Founded by three partners in July 2019, ERG Industrial has changed the face of blasting, a critical parameter in the quarrying and mining value chain. As with all other successful businesses, the young business was founded on the back of several failed ventures, recalls Preis, who says that the knowledge acquired through failure facilitated successful
entrepreneurial re-emergence for the three ERG partners.
When establishing the business, the three partners – two mining engineers and one civil engineer – were driven by their desire to help mines and quarries optimise their drill and blast practices. Why blasting? "As the very first process in the mining value chain, blasting has a significant bearing on the performance of all other downstream processes," explains Preis. "By making a small change in outcomes at the beginning of the value chain, operations can see exponential gains downstream."
From a macro perspective, he adds that if all mines and quarries could improve their blast outcomes by 5%, for instance, there would be an incredible knock-on effect on their bottom line and the industry's contribution to the global economy. He says this was one of the founding reasons behind ERG Industrial – to help the industry improve its fortunes through blast optimisation.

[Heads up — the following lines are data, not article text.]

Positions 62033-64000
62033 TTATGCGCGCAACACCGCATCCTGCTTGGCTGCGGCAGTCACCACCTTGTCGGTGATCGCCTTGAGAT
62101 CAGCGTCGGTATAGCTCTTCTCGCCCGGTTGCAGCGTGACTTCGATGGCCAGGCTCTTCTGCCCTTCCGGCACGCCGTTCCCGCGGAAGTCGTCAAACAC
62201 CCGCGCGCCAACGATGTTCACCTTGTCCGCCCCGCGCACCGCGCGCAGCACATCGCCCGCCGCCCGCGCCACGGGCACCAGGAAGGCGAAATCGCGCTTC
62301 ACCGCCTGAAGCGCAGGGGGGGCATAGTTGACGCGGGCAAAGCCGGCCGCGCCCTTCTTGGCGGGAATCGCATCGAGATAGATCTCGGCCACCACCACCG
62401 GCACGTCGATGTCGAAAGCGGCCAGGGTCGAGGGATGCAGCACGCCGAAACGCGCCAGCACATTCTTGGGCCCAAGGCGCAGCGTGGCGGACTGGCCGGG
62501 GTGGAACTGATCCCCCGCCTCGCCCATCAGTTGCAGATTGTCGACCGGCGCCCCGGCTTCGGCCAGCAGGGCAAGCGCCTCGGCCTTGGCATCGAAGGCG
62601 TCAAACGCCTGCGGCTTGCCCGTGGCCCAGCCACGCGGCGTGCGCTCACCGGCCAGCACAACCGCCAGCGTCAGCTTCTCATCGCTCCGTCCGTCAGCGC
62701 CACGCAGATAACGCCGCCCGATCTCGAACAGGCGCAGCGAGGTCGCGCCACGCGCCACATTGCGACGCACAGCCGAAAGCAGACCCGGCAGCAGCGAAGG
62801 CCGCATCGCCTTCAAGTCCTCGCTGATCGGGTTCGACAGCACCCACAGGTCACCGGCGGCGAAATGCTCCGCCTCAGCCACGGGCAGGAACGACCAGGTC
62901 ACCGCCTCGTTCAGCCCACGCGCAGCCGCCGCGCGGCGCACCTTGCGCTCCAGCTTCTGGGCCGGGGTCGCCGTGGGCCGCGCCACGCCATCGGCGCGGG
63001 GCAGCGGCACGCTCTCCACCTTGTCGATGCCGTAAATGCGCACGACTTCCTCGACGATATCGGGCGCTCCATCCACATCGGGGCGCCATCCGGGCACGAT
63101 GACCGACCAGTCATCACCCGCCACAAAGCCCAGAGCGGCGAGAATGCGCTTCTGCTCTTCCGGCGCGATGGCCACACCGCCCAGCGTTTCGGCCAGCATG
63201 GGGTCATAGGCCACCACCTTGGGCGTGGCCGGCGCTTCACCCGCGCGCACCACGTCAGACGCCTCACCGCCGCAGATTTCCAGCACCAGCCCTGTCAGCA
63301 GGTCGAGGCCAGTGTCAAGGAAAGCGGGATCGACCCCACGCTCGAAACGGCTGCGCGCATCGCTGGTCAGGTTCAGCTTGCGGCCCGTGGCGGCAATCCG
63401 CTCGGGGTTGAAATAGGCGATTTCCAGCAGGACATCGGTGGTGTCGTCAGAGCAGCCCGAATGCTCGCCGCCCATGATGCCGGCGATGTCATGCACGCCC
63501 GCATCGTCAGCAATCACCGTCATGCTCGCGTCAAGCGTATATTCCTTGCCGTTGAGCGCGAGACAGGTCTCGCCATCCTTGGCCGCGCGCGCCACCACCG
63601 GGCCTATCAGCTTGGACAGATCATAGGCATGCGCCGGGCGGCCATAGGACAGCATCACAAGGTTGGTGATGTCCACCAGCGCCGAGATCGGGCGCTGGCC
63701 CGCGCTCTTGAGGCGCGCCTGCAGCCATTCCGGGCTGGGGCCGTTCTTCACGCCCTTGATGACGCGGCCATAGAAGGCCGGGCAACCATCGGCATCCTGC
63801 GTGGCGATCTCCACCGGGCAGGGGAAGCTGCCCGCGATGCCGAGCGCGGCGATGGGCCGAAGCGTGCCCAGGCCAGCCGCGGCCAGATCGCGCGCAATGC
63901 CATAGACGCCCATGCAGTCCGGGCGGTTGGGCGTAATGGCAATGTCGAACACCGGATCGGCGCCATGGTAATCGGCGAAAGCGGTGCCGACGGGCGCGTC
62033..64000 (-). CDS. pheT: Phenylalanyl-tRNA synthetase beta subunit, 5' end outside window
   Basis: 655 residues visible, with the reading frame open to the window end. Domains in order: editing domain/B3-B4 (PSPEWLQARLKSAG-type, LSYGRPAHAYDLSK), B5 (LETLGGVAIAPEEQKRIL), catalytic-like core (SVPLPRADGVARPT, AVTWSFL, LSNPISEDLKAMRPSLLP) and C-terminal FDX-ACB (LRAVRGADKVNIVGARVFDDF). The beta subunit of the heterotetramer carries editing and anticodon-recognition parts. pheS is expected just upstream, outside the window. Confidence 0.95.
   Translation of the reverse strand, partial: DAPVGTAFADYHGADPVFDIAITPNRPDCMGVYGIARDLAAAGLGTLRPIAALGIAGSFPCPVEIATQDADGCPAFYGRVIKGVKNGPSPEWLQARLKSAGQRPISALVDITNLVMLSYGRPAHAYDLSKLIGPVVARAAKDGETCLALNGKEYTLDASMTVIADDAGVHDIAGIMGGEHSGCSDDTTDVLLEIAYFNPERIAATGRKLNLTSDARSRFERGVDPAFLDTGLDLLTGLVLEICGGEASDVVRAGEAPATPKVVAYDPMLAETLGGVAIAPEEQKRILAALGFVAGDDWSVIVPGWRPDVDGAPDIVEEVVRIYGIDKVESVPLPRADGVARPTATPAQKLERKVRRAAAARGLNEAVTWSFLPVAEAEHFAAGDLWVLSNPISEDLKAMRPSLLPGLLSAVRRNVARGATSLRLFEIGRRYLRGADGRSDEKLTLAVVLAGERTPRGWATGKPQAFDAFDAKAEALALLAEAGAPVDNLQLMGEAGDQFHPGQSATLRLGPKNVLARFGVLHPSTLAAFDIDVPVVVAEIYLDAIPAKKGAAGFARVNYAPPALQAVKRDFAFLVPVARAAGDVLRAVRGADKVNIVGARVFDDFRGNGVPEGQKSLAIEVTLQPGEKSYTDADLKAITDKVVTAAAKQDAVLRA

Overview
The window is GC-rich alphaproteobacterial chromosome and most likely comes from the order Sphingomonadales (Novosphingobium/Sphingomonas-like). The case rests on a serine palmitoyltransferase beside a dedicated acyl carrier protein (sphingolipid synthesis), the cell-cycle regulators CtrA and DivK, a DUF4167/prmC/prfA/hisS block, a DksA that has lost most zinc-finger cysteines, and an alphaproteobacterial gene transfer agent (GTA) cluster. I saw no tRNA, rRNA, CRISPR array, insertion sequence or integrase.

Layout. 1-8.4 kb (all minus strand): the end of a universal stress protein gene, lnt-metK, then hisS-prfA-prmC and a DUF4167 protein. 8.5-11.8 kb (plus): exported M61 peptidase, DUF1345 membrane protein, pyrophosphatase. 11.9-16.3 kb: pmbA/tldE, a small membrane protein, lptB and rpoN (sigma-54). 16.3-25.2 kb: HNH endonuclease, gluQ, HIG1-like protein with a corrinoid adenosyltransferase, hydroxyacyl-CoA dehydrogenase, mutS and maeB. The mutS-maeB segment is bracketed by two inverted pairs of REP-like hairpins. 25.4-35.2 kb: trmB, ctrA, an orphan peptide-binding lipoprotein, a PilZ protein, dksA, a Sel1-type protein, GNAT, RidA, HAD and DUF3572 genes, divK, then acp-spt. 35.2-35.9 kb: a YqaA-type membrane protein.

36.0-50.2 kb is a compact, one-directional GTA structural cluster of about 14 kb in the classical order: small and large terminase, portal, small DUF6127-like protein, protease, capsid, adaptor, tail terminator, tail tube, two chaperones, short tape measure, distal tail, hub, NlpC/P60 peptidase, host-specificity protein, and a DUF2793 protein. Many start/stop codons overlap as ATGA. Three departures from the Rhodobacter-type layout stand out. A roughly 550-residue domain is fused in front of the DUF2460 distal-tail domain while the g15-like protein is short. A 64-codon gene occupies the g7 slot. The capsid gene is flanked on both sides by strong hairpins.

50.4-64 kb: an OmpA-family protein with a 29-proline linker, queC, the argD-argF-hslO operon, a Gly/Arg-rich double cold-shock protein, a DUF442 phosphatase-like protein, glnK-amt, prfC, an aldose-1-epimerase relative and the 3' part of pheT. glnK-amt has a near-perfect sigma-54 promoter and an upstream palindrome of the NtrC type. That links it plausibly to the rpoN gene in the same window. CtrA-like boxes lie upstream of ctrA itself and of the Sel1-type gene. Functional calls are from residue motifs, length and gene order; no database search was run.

After identifying drill and blast as their preferred area of the mining value chain, the three partners further narrowed it down to stemming – an important parameter in good blast outcomes. Upon doing their market research, they stumbled upon the Varistem stemming plug, designed and manufactured by a United States-based company, MOCAP. Following discussions with the company, ERG Industrial was initially awarded the distribution rights for the Varistem for the African territory.
"We identified stemming as a crucial area of focus for our business," says Preis. "During blasting, stemming plays a key role in confining the explosives and effectively utilising blasting energy. Typically, the loss of explosive energy through stemming ejection reduces the performance of the blast. Therefore, the core principle behind stemming plugs is to improve the effectiveness of stemming material in the blasthole. As a result, this helps better contain the explosives' energy within the rock mass and yield a more controlled and efficient blast."